services involves a whole separate language: co-pays, deductibles, usual and allowable fees, covered and non-covered services. This is language that few other than those who use it every day in their work understand.

Over the years the practice has struggled with employees who are frustrated by patients who did not understand their benefits or the terms of their health plans. “Making health care plans and insurance products more transparent and comprehensible”—one of the attributes mentioned in the paper—is a huge priority for the practice as it would save significant time and energy for both patients and the practice.

Another important attribute is “Foster an augmented and prepared workforce to promote health literacy.” The health literacy of the staff can be a barrier to having a health literate practice. The practice started conducting interviews with staff members, asking simple questions. Discussions were held and then the staff was asked to write down what the message of the discussion was. One finding was that many of the staff could not triage a telephone call. Also, while many employees are sympathetic to patients’ needs, they may not have an understanding of what patients are asking. Therefore, the policy of this practice is that no front-desk office staff member can take messages with clinical content. The front office staff asks what the call is regarding, so that if there is an emergency or if the patient is ill and needs more than an appointment, a nurse or a doctor handles it right away. The practice has also looked at the health literacy of its medical assistants. Because the term “medical” is in the name of their position, patients often assume that they are able to perform at a higher level, but these are really entry level jobs with minimal training. It is important to make sure the medical assistants have the knowledge to function appropriately.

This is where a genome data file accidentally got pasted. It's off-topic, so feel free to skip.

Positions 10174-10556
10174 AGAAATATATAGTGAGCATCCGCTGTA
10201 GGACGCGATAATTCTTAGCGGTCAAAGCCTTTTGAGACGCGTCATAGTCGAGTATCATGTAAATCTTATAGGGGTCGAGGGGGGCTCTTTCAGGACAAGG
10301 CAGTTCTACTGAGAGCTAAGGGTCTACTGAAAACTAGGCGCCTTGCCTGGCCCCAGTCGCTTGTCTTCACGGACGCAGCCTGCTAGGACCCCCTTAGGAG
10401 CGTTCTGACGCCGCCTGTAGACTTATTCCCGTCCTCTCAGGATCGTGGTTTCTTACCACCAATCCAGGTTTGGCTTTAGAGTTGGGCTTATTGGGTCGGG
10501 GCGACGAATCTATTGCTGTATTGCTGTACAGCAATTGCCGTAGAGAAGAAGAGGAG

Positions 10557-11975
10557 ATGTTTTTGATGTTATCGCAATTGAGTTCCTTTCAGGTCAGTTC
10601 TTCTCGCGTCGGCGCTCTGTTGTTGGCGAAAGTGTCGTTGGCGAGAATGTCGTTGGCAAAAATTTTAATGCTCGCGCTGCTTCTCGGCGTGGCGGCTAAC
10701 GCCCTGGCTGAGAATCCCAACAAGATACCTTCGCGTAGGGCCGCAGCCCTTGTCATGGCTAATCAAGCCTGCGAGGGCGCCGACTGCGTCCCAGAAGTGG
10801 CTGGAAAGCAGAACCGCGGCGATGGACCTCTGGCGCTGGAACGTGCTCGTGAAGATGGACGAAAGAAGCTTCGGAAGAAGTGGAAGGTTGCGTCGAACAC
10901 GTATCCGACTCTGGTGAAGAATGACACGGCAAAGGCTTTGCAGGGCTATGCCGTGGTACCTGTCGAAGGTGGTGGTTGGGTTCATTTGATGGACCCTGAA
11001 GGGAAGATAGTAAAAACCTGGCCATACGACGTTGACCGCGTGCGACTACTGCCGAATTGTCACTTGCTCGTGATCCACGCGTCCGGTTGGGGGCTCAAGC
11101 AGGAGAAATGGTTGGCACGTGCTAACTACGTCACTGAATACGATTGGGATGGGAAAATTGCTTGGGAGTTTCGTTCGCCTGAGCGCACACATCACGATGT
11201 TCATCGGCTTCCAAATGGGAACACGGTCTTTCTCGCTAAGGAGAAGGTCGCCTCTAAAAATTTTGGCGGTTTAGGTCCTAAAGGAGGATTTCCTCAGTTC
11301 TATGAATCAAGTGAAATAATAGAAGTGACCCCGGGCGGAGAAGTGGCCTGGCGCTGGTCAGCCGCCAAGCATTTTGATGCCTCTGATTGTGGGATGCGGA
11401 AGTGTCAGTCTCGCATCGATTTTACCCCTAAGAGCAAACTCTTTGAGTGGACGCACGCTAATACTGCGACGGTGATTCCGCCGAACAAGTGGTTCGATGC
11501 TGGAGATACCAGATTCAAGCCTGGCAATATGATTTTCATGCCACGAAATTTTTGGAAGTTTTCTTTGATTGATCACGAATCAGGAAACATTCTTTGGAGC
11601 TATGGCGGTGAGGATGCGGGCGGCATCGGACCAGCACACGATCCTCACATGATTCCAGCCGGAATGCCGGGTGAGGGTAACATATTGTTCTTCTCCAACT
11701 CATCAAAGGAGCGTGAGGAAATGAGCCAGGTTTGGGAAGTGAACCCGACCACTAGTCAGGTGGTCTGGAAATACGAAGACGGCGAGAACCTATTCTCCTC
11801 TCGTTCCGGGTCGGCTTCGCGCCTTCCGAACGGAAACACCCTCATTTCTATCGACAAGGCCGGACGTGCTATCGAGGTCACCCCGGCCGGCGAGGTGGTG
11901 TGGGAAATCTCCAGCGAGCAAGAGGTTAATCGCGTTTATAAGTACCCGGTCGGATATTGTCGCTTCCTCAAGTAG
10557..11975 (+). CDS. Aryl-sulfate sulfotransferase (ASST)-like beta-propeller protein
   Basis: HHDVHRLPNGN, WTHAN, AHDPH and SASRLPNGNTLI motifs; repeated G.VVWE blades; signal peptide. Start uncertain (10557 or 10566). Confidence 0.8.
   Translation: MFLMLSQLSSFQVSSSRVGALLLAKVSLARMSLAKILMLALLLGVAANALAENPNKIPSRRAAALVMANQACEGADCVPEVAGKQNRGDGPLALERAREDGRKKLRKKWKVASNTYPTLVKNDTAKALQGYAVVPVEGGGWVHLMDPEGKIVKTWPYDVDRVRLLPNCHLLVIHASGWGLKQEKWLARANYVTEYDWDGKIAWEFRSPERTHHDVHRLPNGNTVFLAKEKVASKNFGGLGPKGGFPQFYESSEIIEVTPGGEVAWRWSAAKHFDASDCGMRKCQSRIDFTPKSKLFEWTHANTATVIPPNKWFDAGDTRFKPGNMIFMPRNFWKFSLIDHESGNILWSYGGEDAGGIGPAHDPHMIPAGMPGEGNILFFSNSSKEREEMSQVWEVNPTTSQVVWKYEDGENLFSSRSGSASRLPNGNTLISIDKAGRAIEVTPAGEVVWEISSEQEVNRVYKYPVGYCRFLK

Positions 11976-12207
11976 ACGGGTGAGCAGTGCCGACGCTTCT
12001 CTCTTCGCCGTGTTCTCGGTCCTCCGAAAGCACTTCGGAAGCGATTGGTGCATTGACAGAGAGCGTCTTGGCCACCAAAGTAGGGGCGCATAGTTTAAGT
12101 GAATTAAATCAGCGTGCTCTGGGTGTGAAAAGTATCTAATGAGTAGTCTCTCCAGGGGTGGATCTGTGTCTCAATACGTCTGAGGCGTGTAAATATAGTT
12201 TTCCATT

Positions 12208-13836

Many patients are computer literate, but a large number do not feel comfortable with the Internet as a source of information or do not have easy access to the Internet. Many patients are unable to conduct reliable searches for disease information. Those who are slightly more computer literate tend to conduct a broad search and then have trouble separating information that is evidence-based from that which is not. The practice uses as well as specialty society websites and disease-specific sites run by related associations (e.g., the American Diabetes Association and the American Cancer Society) as information sources for patients. The practice could do a better job of providing patients with a broader list of useful Internet sites that provide reliable information.

While being able to access one’s own health records via computer is attractive, it is difficult to imagine that this will occur widely in the near future, Hoverman said. Most electronic health records (EHRs) in the medical community are in a format to satisfy CPT coding guidelines and thus justify billing. Often important and useful information about why

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